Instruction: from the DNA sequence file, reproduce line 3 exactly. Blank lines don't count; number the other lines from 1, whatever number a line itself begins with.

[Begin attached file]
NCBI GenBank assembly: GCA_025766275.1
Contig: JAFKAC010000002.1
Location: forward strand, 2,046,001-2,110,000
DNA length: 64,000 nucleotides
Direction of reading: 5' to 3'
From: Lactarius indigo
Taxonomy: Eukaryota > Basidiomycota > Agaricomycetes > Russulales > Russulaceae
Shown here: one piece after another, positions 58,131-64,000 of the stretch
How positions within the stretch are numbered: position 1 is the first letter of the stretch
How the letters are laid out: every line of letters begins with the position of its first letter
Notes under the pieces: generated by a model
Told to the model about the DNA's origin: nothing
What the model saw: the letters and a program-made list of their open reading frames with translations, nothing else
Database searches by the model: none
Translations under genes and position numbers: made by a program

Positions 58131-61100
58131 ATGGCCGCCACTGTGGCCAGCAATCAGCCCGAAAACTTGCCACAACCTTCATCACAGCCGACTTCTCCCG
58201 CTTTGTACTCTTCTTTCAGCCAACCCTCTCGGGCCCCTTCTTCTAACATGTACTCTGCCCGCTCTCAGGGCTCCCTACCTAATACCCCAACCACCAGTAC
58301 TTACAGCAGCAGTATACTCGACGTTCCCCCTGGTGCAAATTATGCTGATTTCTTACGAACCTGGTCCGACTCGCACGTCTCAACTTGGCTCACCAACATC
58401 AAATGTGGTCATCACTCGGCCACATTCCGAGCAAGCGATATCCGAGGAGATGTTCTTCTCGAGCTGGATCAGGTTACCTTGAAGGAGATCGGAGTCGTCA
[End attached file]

Location: forward strand, 2,046,001-2,110,000